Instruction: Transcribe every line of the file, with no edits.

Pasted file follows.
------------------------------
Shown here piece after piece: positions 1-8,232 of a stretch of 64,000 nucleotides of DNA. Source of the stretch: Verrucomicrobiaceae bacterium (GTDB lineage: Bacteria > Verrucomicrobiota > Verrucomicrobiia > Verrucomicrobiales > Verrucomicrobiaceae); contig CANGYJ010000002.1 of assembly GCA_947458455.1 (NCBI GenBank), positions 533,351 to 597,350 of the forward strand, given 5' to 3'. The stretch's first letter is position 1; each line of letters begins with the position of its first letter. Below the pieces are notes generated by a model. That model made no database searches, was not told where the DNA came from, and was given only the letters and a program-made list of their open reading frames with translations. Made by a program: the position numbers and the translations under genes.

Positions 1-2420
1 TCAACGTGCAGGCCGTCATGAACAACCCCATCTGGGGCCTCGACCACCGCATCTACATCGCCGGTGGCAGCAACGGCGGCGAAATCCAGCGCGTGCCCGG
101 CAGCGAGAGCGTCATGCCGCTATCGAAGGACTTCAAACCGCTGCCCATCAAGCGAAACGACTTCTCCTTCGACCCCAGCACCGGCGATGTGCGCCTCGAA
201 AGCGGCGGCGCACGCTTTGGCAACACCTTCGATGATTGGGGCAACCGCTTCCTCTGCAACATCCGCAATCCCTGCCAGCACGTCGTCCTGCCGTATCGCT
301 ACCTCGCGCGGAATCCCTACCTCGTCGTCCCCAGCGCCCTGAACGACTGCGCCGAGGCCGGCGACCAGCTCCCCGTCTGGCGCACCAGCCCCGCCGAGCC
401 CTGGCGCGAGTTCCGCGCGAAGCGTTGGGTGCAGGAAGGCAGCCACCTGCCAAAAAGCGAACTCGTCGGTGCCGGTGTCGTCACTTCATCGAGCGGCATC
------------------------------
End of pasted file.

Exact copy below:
Shown here piece after piece: positions 1-8,232 of a stretch of 64,000 nucleotides of DNA. Source of the stretch: Verrucomicrobiaceae bacterium (GTDB lineage: Bacteria > Verrucomicrobiota > Verrucomicrobiia > Verrucomicrobiales > Verrucomicrobiaceae); contig CANGYJ010000002.1 of assembly GCA_947458455.1 (NCBI GenBank), positions 533,351 to 597,350 of the forward strand, given 5' to 3'. The stretch's first letter is position 1; each line of letters begins with the position of its first letter. Below the pieces are notes generated by a model. That model made no database searches, was not told where the DNA came from, and was given only the letters and a program-made list of their open reading frames with translations. Made by a program: the position numbers and the translations under genes.

Positions 1-2420
1 TCAACGTGCAGGCCGTCATGAACAACCCCATCTGGGGCCTCGACCACCGCATCTACATCGCCGGTGGCAGCAACGGCGGCGAAATCCAGCGCGTGCCCGG
101 CAGCGAGAGCGTCATGCCGCTATCGAAGGACTTCAAACCGCTGCCCATCAAGCGAAACGACTTCTCCTTCGACCCCAGCACCGGCGATGTGCGCCTCGAA
201 AGCGGCGGCGCACGCTTTGGCAACACCTTCGATGATTGGGGCAACCGCTTCCTCTGCAACATCCGCAATCCCTGCCAGCACGTCGTCCTGCCGTATCGCT
301 ACCTCGCGCGGAATCCCTACCTCGTCGTCCCCAGCGCCCTGAACGACTGCGCCGAGGCCGGCGACCAGCTCCCCGTCTGGCGCACCAGCCCCGCCGAGCC
401 CTGGCGCGAGTTCCGCGCGAAGCGTTGGGTGCAGGAAGGCAGCCACCTGCCAAAAAGCGAACTCGTCGGTGCCGGTGTCGTCACTTCATCGAGCGGCATC